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Paso Robles declares public safety emergency over state of Salinas Riverbed

Posted at 7:59 PM, Jul 19, 2019
and last updated 2019-07-19 23:00:03-04

The City of Paso Robles is declaring a public safety emergency over the current state of the Salinas Riverbed.

City leaders are allocating more than $300,000 from the city’s general fund to start creating fuel breaks to reduce the risk of fires.

City Manager Thomas Frutchey says approximately every three days there’s a fire in the riverbed. The most recent fire caused a shutdown of the Niblick Bridge.

Now, city leaders are trying to work quickly to reduce fire risks before things get worse.

“The Salinas River, which in many ways should be an asset to us, is becoming a liability,” Frutchey said.

So far in 2019, Frutchey says there have been 63 fires in the Salinas Riverbed.

The riverbed used to be cleared out every year to prepare for fire season but they had to stop due to environmental concerns.

“In balancing off those competing needs, what’s happened is brush, dead brush and dead wood have really taken over,” Frutchey explained.

Now a public safety emergency has been declared and that $300,000 will be used to retain a biologist, add fuel breaks and host a police unit of three officers from Paso Robles Police Department.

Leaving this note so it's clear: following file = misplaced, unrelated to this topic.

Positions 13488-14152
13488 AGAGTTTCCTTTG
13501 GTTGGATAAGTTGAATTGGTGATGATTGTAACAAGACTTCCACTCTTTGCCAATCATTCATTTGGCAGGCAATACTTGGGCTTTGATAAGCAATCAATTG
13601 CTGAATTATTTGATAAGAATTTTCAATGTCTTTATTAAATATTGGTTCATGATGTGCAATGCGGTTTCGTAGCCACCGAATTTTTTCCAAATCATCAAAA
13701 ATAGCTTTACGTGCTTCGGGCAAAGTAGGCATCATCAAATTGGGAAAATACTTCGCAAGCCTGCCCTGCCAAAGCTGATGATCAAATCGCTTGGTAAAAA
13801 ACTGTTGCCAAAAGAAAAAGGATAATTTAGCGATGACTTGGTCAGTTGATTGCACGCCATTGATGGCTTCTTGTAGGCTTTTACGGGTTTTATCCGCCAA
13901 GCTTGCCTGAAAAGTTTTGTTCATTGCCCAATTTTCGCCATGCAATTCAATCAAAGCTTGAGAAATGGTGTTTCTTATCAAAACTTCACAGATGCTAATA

“So we want to be prepared in case some of the homeless who have their encampments in areas that aren’t disturbed say, ‘You know what, I’m scared of the fires, too. I’m at risk just as much if not more than anyone else. I want to get out of here,’ so we want to make sure we have the ability to contact them and connect them to services,” Frutchey said.

A homeless encampment in the Salinas Riverbed in Paso Robles. (KSBY photo)


That’s exciting for homeless outreach and support groups like Paso Cares.

President Gail McNichols and volunteers hand out bags of food to the homeless in North County year-round and host a warming shelter during the winter.

“So our hope for the future is that Paso Robles homeless will be getting more attention and therefore more services and we can move out some of those people who are happy to go into housing,” McNichols said.

No work can be done in the riverbed until an environmental analysis is finished. The city manager expects that to be done by August 1.

Frutchey says the riverbed is the most forested area in all of Paso Robles, spanning around 680 acres within the city limits.

The city says it doesn’t plan to remove all of the homeless from the riverbed, just those living in the potential fuel break areas.